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# print vs. return in Python

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Series: Functions
4 min. read Watch as video Python 3.8—3.11

In Python, when should you use `print` and when should you use `return`?

## Both `print` and `return`output something

Here's a function called `nth_fibonacci` that calculates the nth Fibonacci number and prints out the result:

``````from math import sqrt

root5 = sqrt(5)
phi = (1 + root5)/2  # The golden ratio

def nth_fibonacci(n):
print(round(phi**n / root5))
``````

If we give it the number `20`, we'll see the 20th Fibonacci number:

``````>>> nth_fibonacci(20)
6765
``````

Here's a function that does nearly the same thing, except it uses `return` instead of `print`:

``````from math import sqrt

root5 = sqrt(5)
phi = (1 + root5)/2  # The golden ratio

def nth_fibonacci(n):
print(round(phi**n / root5))

def nth_fibonacci2(n):
return round(phi**n / root5)
``````

When we call this second function, it seems like it does exactly the same thing:

``````>>> nth_fibonacci2(20)
6765
>>> nth_fibonacci(20)
6765
``````

What's going on here?

## The difference between `print` and `return`

One of these functions prints and the other returns, but they seem like they do the same thing.

Both of our functions are outputting in some way. But one of them outputs to the terminal screen by printing, and the other outputs to the code that called it by returning.

If we assign a variable to the output of these functions, we'll see what's going on a little bit more clearly.

If we point the variable `x` to the output of the second function, we'll see that `x` captures its `return` value:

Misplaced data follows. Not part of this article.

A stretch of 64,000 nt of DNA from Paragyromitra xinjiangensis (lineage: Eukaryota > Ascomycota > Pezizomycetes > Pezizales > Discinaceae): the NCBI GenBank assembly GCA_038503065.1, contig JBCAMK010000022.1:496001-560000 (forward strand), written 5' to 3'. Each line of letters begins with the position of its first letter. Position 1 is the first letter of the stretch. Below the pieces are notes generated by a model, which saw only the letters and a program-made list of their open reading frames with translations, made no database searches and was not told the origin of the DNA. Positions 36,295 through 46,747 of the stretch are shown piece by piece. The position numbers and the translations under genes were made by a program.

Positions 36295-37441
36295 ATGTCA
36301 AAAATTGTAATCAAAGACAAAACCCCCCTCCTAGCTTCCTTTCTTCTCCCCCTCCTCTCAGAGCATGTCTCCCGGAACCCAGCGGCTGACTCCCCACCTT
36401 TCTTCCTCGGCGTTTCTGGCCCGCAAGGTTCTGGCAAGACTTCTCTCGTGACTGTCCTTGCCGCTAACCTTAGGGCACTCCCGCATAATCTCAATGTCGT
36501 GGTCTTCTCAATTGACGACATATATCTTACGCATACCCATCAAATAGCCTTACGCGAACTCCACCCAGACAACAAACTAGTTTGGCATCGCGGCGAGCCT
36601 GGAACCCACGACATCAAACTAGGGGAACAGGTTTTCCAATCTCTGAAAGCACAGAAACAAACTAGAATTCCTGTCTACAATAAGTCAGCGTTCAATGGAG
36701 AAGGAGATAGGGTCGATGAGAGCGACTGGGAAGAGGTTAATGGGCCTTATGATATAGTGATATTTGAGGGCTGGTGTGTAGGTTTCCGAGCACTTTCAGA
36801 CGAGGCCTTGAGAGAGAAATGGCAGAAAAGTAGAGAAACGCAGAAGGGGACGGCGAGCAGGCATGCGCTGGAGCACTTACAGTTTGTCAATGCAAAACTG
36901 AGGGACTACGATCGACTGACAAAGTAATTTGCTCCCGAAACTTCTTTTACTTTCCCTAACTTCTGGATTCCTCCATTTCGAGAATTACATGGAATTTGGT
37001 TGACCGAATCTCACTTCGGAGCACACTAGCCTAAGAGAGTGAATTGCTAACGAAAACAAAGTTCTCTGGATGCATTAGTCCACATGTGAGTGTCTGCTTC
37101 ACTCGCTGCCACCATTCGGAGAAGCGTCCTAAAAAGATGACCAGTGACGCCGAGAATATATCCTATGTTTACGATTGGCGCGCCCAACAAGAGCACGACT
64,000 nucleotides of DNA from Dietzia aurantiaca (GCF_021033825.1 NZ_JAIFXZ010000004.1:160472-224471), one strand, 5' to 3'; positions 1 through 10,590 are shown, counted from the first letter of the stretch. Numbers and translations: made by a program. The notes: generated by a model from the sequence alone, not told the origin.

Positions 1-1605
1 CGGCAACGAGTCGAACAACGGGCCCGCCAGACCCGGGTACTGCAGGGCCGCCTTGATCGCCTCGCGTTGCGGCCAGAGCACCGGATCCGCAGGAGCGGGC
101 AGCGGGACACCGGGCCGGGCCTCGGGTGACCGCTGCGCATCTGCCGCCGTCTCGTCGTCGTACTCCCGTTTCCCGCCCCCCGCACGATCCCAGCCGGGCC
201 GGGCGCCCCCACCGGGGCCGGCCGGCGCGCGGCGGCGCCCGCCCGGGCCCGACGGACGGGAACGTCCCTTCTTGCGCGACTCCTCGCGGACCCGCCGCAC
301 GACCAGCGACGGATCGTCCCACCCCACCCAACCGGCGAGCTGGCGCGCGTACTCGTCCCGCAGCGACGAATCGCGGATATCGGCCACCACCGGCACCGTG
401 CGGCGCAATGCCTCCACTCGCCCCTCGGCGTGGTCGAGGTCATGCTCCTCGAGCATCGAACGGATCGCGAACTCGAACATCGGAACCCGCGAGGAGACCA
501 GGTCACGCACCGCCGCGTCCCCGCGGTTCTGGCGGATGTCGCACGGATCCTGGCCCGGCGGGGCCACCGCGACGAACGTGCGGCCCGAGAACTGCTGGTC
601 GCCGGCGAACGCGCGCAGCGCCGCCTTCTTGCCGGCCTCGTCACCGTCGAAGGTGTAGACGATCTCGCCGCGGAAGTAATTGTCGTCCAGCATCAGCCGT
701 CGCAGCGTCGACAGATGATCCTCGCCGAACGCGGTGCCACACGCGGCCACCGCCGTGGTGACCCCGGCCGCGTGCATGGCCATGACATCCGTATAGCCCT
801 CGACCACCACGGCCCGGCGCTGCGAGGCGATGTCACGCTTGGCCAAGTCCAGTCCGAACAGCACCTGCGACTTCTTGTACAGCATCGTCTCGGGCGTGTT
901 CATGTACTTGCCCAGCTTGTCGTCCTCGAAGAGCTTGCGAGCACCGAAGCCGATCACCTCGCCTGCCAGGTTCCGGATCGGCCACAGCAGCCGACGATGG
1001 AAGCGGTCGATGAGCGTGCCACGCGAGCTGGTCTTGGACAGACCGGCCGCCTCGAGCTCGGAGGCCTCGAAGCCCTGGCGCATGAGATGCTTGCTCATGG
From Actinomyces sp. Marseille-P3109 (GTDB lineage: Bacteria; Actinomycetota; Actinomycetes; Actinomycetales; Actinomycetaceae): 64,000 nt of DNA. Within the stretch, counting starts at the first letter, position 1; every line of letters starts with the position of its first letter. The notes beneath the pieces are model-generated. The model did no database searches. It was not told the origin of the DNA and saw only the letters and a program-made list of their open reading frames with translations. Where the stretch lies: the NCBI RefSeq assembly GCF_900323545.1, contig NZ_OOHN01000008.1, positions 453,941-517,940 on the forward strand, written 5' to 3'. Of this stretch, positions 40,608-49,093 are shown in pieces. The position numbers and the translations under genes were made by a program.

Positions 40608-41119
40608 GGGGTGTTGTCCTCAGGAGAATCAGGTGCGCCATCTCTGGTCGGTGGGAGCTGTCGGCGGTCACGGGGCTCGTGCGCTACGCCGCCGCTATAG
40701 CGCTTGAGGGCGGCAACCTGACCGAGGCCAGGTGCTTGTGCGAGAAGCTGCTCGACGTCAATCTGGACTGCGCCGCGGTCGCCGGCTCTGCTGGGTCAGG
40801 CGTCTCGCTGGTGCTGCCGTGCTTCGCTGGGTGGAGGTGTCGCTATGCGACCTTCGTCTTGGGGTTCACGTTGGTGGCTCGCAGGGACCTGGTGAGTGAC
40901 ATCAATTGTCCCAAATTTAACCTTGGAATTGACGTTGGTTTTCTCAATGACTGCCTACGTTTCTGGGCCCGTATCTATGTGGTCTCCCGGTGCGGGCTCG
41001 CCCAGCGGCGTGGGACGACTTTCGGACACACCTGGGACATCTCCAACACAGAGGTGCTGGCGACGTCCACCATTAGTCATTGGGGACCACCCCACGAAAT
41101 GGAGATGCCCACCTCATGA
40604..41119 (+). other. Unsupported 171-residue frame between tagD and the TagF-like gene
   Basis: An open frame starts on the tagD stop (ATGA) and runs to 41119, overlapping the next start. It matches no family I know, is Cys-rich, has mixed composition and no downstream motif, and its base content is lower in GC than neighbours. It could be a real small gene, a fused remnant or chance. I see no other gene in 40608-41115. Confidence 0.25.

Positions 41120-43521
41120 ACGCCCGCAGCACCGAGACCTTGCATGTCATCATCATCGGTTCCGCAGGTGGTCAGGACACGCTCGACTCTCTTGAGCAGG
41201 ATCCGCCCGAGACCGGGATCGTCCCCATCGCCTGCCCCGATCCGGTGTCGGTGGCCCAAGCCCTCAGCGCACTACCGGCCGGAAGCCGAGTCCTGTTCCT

``````>>> x = nth_fibonacci2(20)
>>> x
6765
``````

But if we point the variable `x` to the output of the first function, we'll see that something is printed out, but `x` doesn't seem to have a value:

``````>>> x = nth_fibonacci(20)
6765
>>> x
>>> print(x)
None
``````

The value of `x` is `None`, which is the default function `return` value.

What's going on here?

## The Python REPL prints automatically

The place where you're able to type code and then immediately see a result is called the interactive Python interpreter, or the Python REPL.

REPL stands for: Read, Evaluate, Print, and Loop, and that's how the REPL works.

The Python REPL:

1. Reads the statement you've typed
2. Evaluates the statement when you hit the Enter key
3. Prints out the result
4. Loops (it starts again from step 1)

Python first reads what we've typed in as we type code, then it evaluates the code, meaning it runs it. It then prints any value that's returned, and then it loops, meaning it waits for more input.

The third step, the printing, is what we're seeing. The REPL will automatically print any result that isn't `None`.

So when running code at the REPL, it's sometimes hard to tell whether a value was returned from a function, or whether it was explicitly printed.

## Python scripts don't print automatically

Let's define a Python script that uses our second function: